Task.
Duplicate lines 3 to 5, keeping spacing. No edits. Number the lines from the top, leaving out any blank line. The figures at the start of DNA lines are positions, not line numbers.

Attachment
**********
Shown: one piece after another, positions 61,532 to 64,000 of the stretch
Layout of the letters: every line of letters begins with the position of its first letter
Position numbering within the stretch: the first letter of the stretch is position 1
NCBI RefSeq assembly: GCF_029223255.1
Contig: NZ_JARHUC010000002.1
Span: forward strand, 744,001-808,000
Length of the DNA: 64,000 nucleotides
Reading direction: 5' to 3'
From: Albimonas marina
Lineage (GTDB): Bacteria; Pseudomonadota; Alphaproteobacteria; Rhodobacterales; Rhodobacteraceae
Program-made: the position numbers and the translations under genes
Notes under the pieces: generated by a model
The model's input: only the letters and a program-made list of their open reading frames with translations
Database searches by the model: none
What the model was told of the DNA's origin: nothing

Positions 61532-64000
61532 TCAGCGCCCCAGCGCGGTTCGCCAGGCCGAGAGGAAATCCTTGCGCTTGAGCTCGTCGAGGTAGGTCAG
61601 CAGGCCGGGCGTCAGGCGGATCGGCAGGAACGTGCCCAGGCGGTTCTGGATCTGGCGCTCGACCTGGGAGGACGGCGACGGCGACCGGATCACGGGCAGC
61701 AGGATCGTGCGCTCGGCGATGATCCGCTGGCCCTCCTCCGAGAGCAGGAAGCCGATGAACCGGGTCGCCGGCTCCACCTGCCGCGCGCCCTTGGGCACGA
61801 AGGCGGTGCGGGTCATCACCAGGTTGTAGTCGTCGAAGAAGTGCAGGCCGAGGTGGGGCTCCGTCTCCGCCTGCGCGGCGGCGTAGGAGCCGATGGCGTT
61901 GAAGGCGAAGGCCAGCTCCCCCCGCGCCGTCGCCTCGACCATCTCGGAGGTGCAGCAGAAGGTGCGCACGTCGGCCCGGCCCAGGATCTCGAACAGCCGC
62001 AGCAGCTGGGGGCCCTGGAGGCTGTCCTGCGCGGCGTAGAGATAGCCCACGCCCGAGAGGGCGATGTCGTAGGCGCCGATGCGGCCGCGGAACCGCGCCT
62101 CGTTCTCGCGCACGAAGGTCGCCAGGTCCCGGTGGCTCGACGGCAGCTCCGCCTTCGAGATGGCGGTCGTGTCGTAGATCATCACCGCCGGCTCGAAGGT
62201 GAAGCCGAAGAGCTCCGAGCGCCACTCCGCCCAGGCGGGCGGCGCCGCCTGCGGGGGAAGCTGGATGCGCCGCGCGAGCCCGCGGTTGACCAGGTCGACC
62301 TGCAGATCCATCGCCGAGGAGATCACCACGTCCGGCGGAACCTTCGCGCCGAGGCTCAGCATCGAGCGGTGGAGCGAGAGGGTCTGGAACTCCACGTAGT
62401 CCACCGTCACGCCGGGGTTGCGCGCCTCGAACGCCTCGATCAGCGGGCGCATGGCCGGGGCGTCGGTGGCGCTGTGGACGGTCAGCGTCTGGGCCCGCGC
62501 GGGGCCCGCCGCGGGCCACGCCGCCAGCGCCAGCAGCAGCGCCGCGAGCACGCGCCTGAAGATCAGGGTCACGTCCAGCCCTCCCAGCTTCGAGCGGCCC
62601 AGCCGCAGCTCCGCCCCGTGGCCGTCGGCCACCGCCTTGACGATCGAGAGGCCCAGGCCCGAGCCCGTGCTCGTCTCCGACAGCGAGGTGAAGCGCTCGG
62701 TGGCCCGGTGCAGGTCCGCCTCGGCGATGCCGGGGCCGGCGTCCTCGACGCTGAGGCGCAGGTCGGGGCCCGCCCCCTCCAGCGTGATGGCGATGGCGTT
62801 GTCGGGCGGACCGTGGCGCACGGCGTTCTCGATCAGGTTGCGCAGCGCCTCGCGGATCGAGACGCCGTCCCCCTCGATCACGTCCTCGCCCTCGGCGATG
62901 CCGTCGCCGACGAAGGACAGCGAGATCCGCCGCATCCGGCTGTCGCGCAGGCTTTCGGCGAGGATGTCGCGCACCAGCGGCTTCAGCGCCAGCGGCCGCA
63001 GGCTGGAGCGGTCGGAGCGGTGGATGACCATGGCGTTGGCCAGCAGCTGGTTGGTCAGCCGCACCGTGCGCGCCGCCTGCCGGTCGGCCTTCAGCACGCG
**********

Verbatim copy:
Position numbering within the stretch: the first letter of the stretch is position 1
NCBI RefSeq assembly: GCF_029223255.1
Contig: NZ_JARHUC010000002.1